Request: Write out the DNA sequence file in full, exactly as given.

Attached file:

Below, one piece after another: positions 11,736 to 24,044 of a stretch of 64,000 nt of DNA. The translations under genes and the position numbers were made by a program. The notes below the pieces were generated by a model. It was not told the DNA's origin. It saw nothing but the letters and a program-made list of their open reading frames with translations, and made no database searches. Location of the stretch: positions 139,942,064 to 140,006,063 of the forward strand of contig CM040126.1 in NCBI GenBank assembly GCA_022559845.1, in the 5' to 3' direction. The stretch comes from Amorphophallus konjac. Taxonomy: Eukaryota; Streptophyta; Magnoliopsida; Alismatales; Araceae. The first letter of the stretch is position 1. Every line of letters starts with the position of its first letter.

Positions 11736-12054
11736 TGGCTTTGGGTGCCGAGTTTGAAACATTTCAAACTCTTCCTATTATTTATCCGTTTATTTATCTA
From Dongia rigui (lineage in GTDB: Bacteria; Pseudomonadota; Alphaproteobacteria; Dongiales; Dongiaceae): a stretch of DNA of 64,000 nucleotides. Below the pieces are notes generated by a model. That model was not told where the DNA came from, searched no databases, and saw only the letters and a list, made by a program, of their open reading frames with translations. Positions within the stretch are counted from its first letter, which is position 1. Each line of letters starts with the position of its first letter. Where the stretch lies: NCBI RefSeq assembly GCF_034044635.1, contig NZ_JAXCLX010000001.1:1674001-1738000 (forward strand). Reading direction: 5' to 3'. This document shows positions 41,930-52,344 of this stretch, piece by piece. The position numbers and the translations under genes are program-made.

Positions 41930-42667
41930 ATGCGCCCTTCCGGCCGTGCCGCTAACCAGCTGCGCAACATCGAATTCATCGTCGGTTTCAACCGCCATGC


Below, one piece after another: positions 11,736 to 24,044 of a stretch of 64,000 nt of DNA. The translations under genes and the position numbers were made by a program. The notes below the pieces were generated by a model. It was not told the DNA's origin. It saw nothing but the letters and a program-made list of their open reading frames with translations, and made no database searches. Location of the stretch: positions 139,942,064 to 140,006,063 of the forward strand of contig CM040126.1 in NCBI GenBank assembly GCA_022559845.1, in the 5' to 3' direction. The stretch comes from Amorphophallus konjac. Taxonomy: Eukaryota; Streptophyta; Magnoliopsida; Alismatales; Araceae. The first letter of the stretch is position 1. Every line of letters starts with the position of its first letter.

Positions 11736-12054
11736 TGGCTTTGGGTGCCGAGTTTGAAACATTTCAAACTCTTCCTATTATTTATCCGTTTATTTATCTA
From Dongia rigui (lineage in GTDB: Bacteria; Pseudomonadota; Alphaproteobacteria; Dongiales; Dongiaceae): a stretch of DNA of 64,000 nucleotides. Below the pieces are notes generated by a model. That model was not told where the DNA came from, searched no databases, and saw only the letters and a list, made by a program, of their open reading frames with translations. Positions within the stretch are counted from its first letter, which is position 1. Each line of letters starts with the position of its first letter. Where the stretch lies: NCBI RefSeq assembly GCF_034044635.1, contig NZ_JAXCLX010000001.1:1674001-1738000 (forward strand). Reading direction: 5' to 3'. This document shows positions 41,930-52,344 of this stretch, piece by piece. The position numbers and the translations under genes are program-made.

Positions 41930-42667
41930 ATGCGCCCTTCCGGCCGTGCCGCTAACCAGCTGCGCAACATCGAATTCATCGTCGGTTTCAACCGCCATGC